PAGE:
NEW YORK (AP) — The stock market is rising on the first trading day since President Barack Obama announced that he would seek congressional approval for a military strike against Syria.
The Dow Jones industrial average was up 23 points, or 0.2 percent, to 14,833 shortly before noon Eastern Daylight Time Tuesday.
The Standard & Poor's 500 index rose eight points, or 0.5 percent, to 1,641. The Nasdaq composite rose 27 points, or 0.8 percent, to 3,617.
Many expected Obama to order strikes immediately and independently of Congress, but on Saturday he said that he would put a vote before lawmakers when they return from summer recess.
Microsoft fell $2.04, or 6 percent, to $31.36 after the company said it would buy Nokia's smartphone business and a portfolio of patents.
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An airman from Niagara Falls was away training for the Air Force for months. After being apart from his family, he decided to surprise them at Kelly’s Country Store in Grand Island.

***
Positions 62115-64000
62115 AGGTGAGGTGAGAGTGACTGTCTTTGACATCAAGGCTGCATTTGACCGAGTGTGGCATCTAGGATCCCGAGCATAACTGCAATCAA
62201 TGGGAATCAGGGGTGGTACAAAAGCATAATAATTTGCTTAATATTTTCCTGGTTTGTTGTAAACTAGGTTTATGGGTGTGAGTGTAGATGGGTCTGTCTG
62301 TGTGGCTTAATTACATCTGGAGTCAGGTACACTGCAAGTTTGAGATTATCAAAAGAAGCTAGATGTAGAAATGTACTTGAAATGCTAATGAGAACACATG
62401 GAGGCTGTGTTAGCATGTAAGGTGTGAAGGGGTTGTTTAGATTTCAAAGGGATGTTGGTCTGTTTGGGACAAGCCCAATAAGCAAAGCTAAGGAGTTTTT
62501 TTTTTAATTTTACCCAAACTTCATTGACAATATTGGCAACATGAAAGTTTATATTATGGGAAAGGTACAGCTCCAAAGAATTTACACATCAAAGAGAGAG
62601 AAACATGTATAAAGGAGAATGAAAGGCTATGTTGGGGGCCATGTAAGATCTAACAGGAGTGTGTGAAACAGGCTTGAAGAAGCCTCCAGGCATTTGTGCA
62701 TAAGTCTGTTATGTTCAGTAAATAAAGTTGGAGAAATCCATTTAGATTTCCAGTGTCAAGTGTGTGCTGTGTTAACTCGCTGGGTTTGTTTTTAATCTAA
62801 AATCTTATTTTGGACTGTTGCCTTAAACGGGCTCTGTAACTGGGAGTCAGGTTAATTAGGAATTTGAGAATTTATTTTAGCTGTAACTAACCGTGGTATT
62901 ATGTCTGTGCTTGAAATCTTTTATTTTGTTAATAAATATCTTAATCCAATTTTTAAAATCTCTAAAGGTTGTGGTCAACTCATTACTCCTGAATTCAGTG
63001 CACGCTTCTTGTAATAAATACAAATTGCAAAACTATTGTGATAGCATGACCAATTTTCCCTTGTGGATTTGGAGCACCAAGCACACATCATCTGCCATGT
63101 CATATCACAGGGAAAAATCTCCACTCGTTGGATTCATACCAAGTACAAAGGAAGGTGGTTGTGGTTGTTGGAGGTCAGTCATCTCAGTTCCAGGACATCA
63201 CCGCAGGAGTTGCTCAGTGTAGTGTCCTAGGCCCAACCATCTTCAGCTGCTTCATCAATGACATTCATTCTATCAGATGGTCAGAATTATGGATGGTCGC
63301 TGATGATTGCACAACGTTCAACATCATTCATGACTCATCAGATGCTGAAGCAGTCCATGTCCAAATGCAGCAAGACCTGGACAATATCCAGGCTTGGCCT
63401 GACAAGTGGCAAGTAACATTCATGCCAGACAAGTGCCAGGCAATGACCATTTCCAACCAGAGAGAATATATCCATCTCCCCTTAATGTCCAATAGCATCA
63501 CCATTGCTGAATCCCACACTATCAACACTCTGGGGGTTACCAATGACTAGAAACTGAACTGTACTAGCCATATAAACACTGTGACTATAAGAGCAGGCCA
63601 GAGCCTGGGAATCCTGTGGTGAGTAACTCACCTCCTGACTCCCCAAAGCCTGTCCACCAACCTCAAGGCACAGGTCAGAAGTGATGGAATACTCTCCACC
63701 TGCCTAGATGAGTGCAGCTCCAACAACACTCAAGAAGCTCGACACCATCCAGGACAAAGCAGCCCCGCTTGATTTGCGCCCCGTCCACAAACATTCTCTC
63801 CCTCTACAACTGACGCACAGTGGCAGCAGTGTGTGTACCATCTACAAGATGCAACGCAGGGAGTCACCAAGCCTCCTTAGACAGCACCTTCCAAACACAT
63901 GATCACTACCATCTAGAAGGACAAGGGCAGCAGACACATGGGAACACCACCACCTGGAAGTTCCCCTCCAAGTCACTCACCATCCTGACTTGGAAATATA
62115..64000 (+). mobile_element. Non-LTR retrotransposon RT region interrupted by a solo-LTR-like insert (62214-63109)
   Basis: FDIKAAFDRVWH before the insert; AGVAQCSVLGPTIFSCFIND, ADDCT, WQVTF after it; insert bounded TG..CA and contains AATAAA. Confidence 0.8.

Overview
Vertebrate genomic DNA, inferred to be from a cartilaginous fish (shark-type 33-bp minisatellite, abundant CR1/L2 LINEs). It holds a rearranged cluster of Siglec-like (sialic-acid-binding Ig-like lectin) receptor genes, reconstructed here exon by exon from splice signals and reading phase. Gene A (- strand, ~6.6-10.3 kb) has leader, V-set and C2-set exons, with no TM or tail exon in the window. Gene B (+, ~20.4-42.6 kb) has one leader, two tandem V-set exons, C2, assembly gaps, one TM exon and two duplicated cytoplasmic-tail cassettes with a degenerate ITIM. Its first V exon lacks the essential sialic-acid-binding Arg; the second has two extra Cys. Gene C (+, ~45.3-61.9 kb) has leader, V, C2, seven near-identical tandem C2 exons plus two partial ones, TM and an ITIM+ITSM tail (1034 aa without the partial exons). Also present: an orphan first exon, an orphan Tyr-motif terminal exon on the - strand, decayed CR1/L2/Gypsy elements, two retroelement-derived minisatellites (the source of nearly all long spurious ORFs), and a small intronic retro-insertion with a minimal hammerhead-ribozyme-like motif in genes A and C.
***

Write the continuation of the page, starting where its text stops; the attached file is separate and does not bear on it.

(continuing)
A Buffalo city jail cell block attendant was arrested early Saturday morning on multiple animal cruelty charges.
Family and friends created a memorial for James complete with notes and candles.
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It's been one month since Typhoon Haiyan barreled through the Philippines, leveling towns and killing nearly 6,000 people.
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